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Collective Action in Diverse Sierra Leone Communities

Author

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  • Rachel Glennerster
  • Edward Miguel
  • Alexander Rothenberg

Abstract

Scholars have pointed to ethnic and other social divisions as a leading cause of economic underdevelopment, due in part to their adverse effects on public good provision and collective action. We investigate this issue in post-war Sierra Leone, one of the world's poorest countries. To address concerns over endogenous local ethnic composition, and in an advance over most existing work, we use an instrumental variables strategy relying on historical ethnic diversity data from the 1963 Sierra Leone Census. We find that local ethnic diversity is not associated with worse local public goods provision across a variety of outcomes, regression specifications, and diversity measures, and that these "zeros" are precisely estimated. We investigate the role that two leading mechanisms proposed in the literature - enforcement of collective action by strong local government authorities, and the existence of a common national identity and language - in generating these perhaps surprising findings.

Suggested Citation

  • Rachel Glennerster & Edward Miguel & Alexander Rothenberg, 2010. "Collective Action in Diverse Sierra Leone Communities," NBER Working Papers 16196, National Bureau of Economic Research, Inc.
  • Handle: RePEc:nbr:nberwo:16196
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    7. Habyarimana, James P. & Humphreys, Macartan & Posner, Daniel N. & Weinstein, Jeremy, 2006. "Why Does Ethnic Diversity Undermine Public Goods Provision? An Experimental Approach," IZA Discussion Papers 2272, Institute for the Study of Labor (IZA).
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    Cited by:

    1. Seiffert, Sebastian, 2015. "The Role of Economic Geography in Subnational African Development," Annual Conference 2015 (Muenster): Economic Development - Theory and Policy 113186, Verein für Socialpolitik / German Economic Association.
    2. Stelios Michalopoulos & Elias Papaioannou, 2013. "Pre‐Colonial Ethnic Institutions and Contemporary African Development," Econometrica, Econometric Society, vol. 81(1), pages 113-152, January.
    3. repec:eee:deveco:v:129:y:2017:i:c:p:47-57 is not listed on IDEAS
    4. Algan, Yann & Hémet, Camille & Laitin, David D., 2011. "Diversity and Public Goods: A Natural Experiment with Exogenous Residential Allocation," IZA Discussion Papers 6053, Institute for the Study of Labor (IZA).
    5. Pedro Naso & Erwin Bulte & Tim Swanson, 2017. "Can there be benefits from competing legal regimes? The impact of legal pluralism in post-conflict Sierra Leone," CIES Research Paper series 56-2017, Centre for International Environmental Studies, The Graduate Institute.
    6. Michalopoulos, Stelios & Papaioannou, Elias, 2010. "Divide and Rule or the Rule of the Divided? Evidence from Africa," CEPR Discussion Papers 8088, C.E.P.R. Discussion Papers.
    7. Gerard Padro i Miquel & Nancy Qian & Yang Yao, 2012. "Social Fragmentation, Public Goods and Elections: Evidence from China," NBER Working Papers 18633, National Bureau of Economic Research, Inc.
    8. Gerring, John & Thacker, Strom C. & Lu, Yuan & Huang, Wei, 2015. "Does Diversity Impair Human Development? A Multi-Level Test of the Diversity Debit Hypothesis," World Development, Elsevier, vol. 66(C), pages 166-188.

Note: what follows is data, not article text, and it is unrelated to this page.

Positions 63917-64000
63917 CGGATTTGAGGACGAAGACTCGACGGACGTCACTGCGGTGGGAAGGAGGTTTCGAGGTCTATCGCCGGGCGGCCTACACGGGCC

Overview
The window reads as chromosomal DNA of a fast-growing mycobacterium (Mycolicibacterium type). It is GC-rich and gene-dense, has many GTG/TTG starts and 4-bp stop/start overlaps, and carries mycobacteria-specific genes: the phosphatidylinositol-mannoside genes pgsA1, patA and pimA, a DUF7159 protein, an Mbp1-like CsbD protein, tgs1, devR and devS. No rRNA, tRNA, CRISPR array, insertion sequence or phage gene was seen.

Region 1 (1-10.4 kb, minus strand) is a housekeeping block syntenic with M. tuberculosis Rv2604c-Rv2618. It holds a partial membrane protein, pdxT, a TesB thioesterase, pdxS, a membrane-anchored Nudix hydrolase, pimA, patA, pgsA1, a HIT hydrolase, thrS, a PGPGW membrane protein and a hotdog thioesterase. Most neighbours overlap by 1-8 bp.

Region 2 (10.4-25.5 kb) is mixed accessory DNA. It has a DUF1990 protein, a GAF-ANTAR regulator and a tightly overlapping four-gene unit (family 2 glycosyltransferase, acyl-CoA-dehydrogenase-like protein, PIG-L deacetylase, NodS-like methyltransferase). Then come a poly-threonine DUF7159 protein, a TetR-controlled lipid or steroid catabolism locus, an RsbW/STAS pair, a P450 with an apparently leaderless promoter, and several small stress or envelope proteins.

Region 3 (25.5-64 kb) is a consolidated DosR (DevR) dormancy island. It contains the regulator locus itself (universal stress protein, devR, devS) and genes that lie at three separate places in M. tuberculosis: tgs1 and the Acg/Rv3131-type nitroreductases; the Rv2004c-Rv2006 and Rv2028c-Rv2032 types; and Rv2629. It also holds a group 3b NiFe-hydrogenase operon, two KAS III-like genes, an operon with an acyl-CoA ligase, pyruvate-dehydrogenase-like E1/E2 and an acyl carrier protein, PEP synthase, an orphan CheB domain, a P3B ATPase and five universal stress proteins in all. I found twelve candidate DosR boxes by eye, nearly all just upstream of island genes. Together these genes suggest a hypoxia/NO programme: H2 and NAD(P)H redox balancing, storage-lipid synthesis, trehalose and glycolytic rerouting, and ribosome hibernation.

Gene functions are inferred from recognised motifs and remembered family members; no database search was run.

9. Camille Hémet, 2015. "Diversity and employment prospects: neighbors matter!," Working Papers 2015/4, Institut d'Economia de Barcelona (IEB).
    10. Gomes, Joseph, 2014. "The health costs of ethnic distance: evidence from Sub-Saharan Africa," ISER Working Paper Series 2014-33, Institute for Social and Economic Research.
    11. James Fenske & Igor Zurimendi, 2017. "Oil and ethnic inequality in Nigeria," Journal of Economic Growth, Springer, vol. 22(4), pages 397-420, December.
    12. Yann Algan & Camille Hémet & David D. Laitin, 2016. "The Social Effects of Ethnic Diversity at the Local Level: A Natural Experiment with Exogenous Residential Allocation," Journal of Political Economy, University of Chicago Press, vol. 124(3), pages 696-733.
    13. Fenske, James, 2015. "African polygamy: Past and present," Journal of Development Economics, Elsevier, vol. 117(C), pages 58-73.
    14. Katherine Casey & Rachel Glennerster & Edward Miguel, 2014. "Healing the Wounds: Learning from Sierra Leone's Postwar Institutional Reforms," NBER Chapters,in: African Successes, Volume I: Government and Institutions, pages 15-32 National Bureau of Economic Research, Inc.
    15. repec:eee:deveco:v:132:y:2018:i:c:p:115-129 is not listed on IDEAS
    16. Wong P-H., 2014. "How can political trust be built after civil wars? : lessons from post-conflict Sierra Leone," MERIT Working Papers 083, United Nations University - Maastricht Economic and Social Research Institute on Innovation and Technology (MERIT).
    17. James Fenske, 2014. "Ecology, Trade, And States In Pre-Colonial Africa," Journal of the European Economic Association, European Economic Association, vol. 12(3), pages 612-640, June.
    18. James Fenske, 2014. "Ecology, Trade, And States In Pre-Colonial Africa," Journal of the European Economic Association, European Economic Association, vol. 12(3), pages 612-640, 06.

    More about this item

    JEL classification:

    • H41 - Public Economics - - Publicly Provided Goods - - - Public Goods
    • O12 - Economic Development, Innovation, Technological Change, and Growth - - Economic Development - - - Microeconomic Analyses of Economic Development
    • O55 - Economic Development, Innovation, Technological Change, and Growth - - Economywide Country Studies - - - Africa

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